Moroccan Couscous

Little known fact: couscous originated
with a 5 year old named "Billy"
after playing with his vegetables.
Couscous (which is basically tiny pasta), is often associated with Morocco, but is a staple in North and West Africa, and is eaten in numerous parts of the world. There are different varieties of couscous as well. The most popular variety is Moroccan couscous, who's grains are about the size of cornmeal. But Israel for example, is known for its own variation, which has larger grains, about the size of peppercorns. Lebanese couscous has even larger grains, about the size of small peas. In Morocco, the couscous is steamed, and takes a while to cook. But you can now get quick-cooking couscous, that while it may not compare to the more traditional methods, is still good and a breeze to make.

Although there are traditional ingredients associated with couscous, in the ways of The Recipeless Cook, it is best to think of the couscous as the canvas, upon which you draw a meal. The paint in this case, would be the vegetables (or meat) you add to the canvas. The vegetables can be almost anything you have on hand, that needs to be eaten - though couscous recipes traditionally favour winter vegetables. Couscous also often contains dried fruits, which make a delicious contrast to the vegetables. The basic idea behind a couscous meal is simple. Cook the vegetables, as you would a stew (preferably in a stock, in order to have some sauce at the end), then cook the couscous separately, then marry the two together.

In true Recipeless fashion, I've refrained from listing quantities of things, so that you decide what and how much to use, and make it your own. Consider about a quantity of one for each vegetable, and you might try including 3 - 6 different vegetables. (If you've made too much, you can always freeze them, and use them another day for another couscous). The vegetables should be cut chunky size (for taste and tradition), but they can also be halved, and cut in long (ie. 3") lengths.


Vegetable Suggestions: Potato, sweet potato, rutabaga, pumpkin, onion, zucchini, bell peppers, carrot, celery, green beans (cut), squash, yams, bitter melon, etc.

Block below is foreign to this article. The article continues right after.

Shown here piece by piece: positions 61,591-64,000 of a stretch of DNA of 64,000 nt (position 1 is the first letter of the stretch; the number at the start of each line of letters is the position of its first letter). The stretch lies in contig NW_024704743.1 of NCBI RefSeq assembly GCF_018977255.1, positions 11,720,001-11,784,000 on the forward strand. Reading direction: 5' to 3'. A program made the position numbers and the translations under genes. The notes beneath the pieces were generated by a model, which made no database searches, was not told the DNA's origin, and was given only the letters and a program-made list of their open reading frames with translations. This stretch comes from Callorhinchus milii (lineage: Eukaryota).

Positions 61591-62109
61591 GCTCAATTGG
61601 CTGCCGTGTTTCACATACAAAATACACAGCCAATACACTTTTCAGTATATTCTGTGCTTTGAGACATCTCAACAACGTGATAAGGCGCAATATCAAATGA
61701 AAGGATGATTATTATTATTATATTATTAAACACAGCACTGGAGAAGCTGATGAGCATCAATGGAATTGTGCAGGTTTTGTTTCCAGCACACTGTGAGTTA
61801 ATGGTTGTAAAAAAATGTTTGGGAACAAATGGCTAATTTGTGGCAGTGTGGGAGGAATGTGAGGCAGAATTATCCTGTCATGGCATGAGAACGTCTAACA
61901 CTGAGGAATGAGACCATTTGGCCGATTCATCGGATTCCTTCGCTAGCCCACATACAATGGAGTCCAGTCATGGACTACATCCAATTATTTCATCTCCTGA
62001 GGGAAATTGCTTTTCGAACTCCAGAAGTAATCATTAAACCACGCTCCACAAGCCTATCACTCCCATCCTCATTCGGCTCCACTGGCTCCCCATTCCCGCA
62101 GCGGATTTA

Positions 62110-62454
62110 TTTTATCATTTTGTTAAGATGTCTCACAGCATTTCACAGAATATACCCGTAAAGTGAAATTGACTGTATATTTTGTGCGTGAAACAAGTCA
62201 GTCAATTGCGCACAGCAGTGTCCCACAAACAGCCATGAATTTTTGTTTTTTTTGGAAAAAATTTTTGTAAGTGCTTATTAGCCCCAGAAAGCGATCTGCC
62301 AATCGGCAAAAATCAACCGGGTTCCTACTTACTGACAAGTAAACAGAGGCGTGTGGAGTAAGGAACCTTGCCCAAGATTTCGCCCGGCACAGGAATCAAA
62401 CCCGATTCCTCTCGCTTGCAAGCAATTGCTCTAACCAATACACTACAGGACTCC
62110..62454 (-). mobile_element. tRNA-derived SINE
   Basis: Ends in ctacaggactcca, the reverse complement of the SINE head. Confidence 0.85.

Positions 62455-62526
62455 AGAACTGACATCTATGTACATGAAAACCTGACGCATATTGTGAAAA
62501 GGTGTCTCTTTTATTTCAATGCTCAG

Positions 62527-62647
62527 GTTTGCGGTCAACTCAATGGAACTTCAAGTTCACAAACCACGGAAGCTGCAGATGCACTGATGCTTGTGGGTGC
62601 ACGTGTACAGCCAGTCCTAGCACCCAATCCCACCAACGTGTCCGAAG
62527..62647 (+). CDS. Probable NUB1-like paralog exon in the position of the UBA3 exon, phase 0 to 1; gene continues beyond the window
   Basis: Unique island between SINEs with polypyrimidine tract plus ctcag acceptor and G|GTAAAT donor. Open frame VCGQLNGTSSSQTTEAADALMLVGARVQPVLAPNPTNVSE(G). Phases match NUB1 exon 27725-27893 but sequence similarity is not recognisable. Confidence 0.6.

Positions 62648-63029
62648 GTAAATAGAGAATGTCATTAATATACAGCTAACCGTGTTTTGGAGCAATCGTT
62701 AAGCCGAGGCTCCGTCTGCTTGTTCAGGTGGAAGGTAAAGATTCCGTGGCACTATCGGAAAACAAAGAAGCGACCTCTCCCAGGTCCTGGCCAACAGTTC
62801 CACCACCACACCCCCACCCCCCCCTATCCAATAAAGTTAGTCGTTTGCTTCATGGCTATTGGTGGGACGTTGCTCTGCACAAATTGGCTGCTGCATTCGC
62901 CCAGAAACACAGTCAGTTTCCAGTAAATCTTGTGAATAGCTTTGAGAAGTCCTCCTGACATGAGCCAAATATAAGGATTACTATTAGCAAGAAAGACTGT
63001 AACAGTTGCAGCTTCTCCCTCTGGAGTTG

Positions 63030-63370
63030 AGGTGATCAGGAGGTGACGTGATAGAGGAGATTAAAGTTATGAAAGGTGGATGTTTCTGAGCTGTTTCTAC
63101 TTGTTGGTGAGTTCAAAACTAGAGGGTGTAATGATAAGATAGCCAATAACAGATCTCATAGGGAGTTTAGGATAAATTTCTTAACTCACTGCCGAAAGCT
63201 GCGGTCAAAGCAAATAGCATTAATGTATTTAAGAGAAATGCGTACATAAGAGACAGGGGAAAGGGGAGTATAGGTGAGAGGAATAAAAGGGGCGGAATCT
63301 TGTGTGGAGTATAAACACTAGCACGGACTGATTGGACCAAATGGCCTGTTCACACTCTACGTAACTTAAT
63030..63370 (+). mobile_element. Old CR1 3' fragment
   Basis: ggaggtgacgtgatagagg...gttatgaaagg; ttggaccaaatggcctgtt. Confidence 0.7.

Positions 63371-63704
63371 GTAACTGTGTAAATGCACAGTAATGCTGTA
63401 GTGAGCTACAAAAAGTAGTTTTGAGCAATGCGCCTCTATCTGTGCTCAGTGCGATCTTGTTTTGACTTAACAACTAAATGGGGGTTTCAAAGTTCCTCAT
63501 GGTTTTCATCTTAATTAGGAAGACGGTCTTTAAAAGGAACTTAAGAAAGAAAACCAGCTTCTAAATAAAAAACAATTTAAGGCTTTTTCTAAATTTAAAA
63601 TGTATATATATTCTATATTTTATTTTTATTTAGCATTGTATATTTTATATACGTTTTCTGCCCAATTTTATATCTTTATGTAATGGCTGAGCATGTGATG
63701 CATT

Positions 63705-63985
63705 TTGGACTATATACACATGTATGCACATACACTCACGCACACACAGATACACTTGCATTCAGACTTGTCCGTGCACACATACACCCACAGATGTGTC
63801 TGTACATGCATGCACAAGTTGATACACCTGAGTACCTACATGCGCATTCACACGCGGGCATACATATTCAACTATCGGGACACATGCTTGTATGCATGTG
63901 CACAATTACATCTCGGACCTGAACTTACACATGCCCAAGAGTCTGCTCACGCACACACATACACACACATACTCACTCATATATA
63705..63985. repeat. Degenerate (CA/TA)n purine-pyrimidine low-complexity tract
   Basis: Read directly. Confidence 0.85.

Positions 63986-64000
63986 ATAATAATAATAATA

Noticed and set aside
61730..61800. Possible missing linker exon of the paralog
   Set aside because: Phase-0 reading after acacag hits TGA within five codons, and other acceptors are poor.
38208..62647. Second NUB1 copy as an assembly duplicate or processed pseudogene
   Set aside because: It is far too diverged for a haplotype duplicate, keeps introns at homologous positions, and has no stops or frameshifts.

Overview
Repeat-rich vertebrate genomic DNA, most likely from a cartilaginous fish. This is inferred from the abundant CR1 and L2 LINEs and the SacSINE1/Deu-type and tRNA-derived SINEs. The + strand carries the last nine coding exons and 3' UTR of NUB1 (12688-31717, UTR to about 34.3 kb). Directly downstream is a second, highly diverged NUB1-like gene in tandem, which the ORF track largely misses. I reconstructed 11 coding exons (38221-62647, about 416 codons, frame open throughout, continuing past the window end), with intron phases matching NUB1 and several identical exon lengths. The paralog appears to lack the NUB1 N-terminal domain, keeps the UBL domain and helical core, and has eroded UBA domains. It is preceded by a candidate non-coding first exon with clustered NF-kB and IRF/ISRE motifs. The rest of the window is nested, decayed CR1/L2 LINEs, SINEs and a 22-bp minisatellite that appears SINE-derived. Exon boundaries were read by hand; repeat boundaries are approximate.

Legume Suggestions: Chick peas, fava beans, kidney beans (large), black beans

Meat Suggestions: Beef, chicken, lamb

Spice suggestions: Cumin, ginger (powder or fresh), fresh garlic, paprika, cayenne pepper, cinammon, nutmeg, salt, harissa (sparingly! the stuff is hot!)

Fruit & Nut suggestions: Pine nuts, walnuts, almonds, raisins, dates, dried apricot, dried fig, lemon slices


Simple instructions:

Cook the vegetables (and fruit if using) in chicken, beef or vegetable stock, until fork tender. Cook legumes (if using) and add to vegetables. Cook couscous. Pour vegetables/fruit/legumes over a plate of couscous.

Detailed instructions:


In a sauce pan, pour in one part couscous with one equal part of water. (Optionally: Add 1/2t salt. You can also substitute stock for the water, or otherwise flavor the water). Bring to a boil. When it begins to boil, turn off the heat. Cover and let the couscous sit for about 5-15 minutes. Remove lid, fluff the couscous with a fork. The grains should be light and fluffy.

Conventional pot:

Sauté the aromatic vegetables (ie. onion, garlic, bell peppers) in olive oil for a few minutes. Add the harder vegetables (ie. carrots, celery, potatoes, etc) or meat, and add the water (or flavored stock) and spices, if using. Add the legumes (beans), if using, a little after this (as they should already be precooked). Simmer covered for a few minutes until the vegetables (and/or meat) are fork tender. (The beans should be soft, but not falling apart). Plate the couscous and pour the vegetable mixture over top.

Pressure cooker:

In the pressure cooker, add the vegetables, spices, meat, oil (everything but the couscous), and about 2 cups of water. (Alternatively: First lightly brown the onions and garlic in the olive oil, with the lid of the pressure cooker off. Then add the rest of the ingredients to the cooker). Close and lock the lid. Bring cooker up to pressure on high heat, reduce heat just enough to maintain pressure (low or med low) and pressure cook for 3 minutes. Pour your couscous mixture (ie. beans and vegetables) over the couscous and serve hot.

Alternatively: You can cook the couscous in the pressure cooker, and save on clean up. Once the couscous mixture is done, depressurize the cooker, add the uncooked couscous, stir, replace the lid, lock it and cook for another 3 minutes. Then depressurize the pot again, check the couscous for seasoning. (You can add butter, olive oil or harissa at this point, if you wish). Be careful about the timing, because it's very easy to overcook the couscous with this method. (If the couscous does become too soft and gummy, let the whole couscous dish dry out a bit on low heat, with the cooker uncovered).


Paul Rennix said...

so are the above instructions for traditional or quick cooking? I assume quick?

The Recipeless Cook said...

Yes, the instructions refer to quick couscous, which is the variety most commonly available in supermarkets. Traditional couscous is steamed, in a special vessel for steaming.

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